ISIS Beheads Leading Syrian Antiquities Scholar in Palmyra

August 19, 2015 Updated: August 19, 2015

DAMASCUS, SyriaISIS extremists beheaded one of Syria’s most prominent antiquities scholars in the ancient town of Palmyra, then hung his body from one of the town’s Roman columns, Syrian state media and an activist group said Wednesday.

The killing of 81-year-old Khaled al-Asaad was the latest atrocity perpetrated by the extremist group, which has captured a third of both Syria and neighboring Iraq and declared a self-styled “caliphate” on the territory it controls.

Since ISIS overran Palmyra in May, there have been fears the extremists, who have destroyed famed archaeological sites in Iraq, would demolish the 2,000-year-old Roman-era city at the edge of the town — a UNESCO world heritage site and one of the Mideast’s most spectacular archaeological sites.

In this picture released on Wednesday, Aug. 5, 2015 by the Rased News Network a Facebook page affiliated with Islamic State militants, an Islamic State militant holds the group's flag as he stands on a tank they captured from Syrian government forces, in the town of Qaryatain southwest of Palmyra, central Syria. (Rased News Network a Facebook page affiliated with Islamic State militants via AP)
In this picture released on Wednesday, Aug. 5, 2015 by the Rased News Network a Facebook page affiliated with Islamic State militants, an Islamic State militant holds the group’s flag as he stands on a tank they captured from Syrian government forces, in the town of Qaryatain southwest of Palmyra, central Syria. (Rased News Network a Facebook page affiliated with Islamic State militants via AP)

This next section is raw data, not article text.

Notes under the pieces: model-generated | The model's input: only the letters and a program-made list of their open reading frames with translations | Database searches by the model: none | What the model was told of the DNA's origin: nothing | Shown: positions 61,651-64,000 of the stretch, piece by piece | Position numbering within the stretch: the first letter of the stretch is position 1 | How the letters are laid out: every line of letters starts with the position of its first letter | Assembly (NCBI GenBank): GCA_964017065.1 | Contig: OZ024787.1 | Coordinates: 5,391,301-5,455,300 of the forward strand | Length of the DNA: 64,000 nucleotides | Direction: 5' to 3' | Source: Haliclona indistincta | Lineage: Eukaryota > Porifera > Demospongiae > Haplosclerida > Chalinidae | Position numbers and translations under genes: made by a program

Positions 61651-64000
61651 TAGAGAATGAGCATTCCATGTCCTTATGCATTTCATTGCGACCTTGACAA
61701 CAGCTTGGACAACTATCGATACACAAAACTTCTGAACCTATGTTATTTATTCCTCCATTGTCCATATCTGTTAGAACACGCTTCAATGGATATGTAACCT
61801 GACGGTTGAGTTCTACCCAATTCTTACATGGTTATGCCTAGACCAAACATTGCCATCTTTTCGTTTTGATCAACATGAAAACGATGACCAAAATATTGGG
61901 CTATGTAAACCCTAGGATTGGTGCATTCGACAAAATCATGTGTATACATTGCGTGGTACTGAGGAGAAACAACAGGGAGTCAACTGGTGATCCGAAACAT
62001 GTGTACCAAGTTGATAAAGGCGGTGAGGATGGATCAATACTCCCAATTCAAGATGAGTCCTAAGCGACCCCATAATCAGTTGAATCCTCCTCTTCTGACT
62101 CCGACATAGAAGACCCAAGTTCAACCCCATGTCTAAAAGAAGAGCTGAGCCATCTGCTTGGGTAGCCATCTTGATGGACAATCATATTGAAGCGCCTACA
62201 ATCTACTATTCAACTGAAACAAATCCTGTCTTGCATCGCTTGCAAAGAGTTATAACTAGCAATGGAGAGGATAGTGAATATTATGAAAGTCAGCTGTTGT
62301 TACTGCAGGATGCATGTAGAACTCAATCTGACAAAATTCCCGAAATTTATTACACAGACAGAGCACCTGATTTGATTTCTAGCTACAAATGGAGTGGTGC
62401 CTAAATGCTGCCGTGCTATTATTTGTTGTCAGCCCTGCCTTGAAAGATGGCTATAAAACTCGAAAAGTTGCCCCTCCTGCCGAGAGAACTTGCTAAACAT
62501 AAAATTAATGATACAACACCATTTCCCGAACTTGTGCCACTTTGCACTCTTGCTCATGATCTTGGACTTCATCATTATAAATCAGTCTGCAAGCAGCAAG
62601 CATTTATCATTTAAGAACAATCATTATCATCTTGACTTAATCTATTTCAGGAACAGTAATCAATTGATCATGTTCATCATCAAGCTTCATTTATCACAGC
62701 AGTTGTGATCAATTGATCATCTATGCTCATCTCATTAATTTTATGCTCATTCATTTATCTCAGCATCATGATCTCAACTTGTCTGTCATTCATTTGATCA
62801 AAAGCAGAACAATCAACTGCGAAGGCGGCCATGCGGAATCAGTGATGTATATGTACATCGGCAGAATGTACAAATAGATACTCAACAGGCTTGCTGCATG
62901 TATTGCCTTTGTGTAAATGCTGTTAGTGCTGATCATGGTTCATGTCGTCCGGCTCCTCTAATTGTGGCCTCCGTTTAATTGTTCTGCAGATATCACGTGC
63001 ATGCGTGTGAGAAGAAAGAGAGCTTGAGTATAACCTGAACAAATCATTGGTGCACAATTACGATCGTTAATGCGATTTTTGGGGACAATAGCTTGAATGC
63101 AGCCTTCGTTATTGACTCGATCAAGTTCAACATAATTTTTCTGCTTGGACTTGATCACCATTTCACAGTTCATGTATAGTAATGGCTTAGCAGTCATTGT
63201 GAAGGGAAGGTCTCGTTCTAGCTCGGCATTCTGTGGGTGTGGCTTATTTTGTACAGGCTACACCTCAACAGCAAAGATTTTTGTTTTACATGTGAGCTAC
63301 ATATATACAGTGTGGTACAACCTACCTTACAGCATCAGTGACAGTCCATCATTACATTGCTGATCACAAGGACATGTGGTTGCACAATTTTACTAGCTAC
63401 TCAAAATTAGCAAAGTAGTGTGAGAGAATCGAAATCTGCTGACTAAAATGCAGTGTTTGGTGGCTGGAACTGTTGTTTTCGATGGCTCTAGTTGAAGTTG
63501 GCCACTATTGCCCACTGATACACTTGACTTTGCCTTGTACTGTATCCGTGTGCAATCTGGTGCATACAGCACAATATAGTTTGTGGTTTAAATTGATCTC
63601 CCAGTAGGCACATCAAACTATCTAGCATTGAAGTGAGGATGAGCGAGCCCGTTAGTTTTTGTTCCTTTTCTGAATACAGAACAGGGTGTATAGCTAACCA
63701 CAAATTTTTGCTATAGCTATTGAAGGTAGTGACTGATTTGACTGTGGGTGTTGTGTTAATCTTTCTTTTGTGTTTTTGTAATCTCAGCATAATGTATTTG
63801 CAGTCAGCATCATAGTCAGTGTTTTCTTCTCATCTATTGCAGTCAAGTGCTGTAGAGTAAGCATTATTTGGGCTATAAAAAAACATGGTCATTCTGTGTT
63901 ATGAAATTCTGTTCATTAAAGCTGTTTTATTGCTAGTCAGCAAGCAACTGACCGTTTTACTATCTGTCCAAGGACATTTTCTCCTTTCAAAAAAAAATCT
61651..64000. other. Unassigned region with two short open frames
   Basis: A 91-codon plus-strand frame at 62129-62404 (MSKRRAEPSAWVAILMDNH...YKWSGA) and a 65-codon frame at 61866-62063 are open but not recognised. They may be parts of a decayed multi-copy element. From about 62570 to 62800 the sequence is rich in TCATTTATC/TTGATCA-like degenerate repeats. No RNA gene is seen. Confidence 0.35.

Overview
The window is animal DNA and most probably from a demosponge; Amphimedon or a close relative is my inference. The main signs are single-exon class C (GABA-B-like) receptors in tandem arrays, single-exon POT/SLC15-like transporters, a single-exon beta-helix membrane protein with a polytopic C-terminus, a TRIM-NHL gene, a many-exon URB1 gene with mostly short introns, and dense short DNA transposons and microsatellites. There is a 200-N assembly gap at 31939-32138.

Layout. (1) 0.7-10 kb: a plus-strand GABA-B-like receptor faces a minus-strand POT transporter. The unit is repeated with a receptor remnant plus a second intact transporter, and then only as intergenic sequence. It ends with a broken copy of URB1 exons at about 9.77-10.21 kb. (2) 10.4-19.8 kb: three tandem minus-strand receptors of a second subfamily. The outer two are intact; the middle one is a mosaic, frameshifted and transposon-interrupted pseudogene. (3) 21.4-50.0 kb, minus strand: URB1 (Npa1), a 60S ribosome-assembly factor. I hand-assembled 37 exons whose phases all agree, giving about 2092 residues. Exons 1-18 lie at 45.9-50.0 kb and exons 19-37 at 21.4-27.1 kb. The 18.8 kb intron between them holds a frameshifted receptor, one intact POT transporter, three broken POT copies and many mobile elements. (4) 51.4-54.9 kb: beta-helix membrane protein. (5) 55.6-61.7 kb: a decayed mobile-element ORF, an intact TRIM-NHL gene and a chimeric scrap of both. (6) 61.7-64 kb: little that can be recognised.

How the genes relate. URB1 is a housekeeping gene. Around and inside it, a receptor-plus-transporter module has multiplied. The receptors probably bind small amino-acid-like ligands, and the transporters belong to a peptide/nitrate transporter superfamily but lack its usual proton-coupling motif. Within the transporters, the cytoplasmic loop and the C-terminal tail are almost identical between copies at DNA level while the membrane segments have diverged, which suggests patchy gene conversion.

The Sunni extremist group, which has imposed a violent interpretation of Islamic law, or Shariah, believes ancient relics promote idolatry. ISIS extremists claim they are destroying ancient artifacts and archaeological treasures as part of their purge of paganism. The destruction ISIS has wreaked adds to the wider, extensive damage it has inflicted on ancient sites, including mosques and churches across Syria and Iraq.

According to Syrian state news agency SANA and the Britain-based Syrian Observatory for Human Rights, al-Assad was beheaded on Tuesday in a square outside the town’s museum. The Observatory, which has a network of activists on the ground in Syria, said dozens of people gathered to witness the killing. Al-Asaad had been held by the IS for about a month, it added.

The killing of 81-year-old Khaled al-Asaad was the latest atrocity perpetrated by the extremist group, which has captured a third of both Syria and neighboring Iraq

His body was then taken to Palmyra’s archaeological site and hung from one of the Roman columns, Maamoun Abdulkarim, the head of the Antiquities and Museums Department in Damascus, told SANA.

Al-Asaad was “one of the most important pioneers in Syrian archaeology in the 20th century,” Abdulkarim said. ISIS had tried to extract information from him about where some of the town’s treasures had been hidden to save them from the militants, the antiquities chief also said.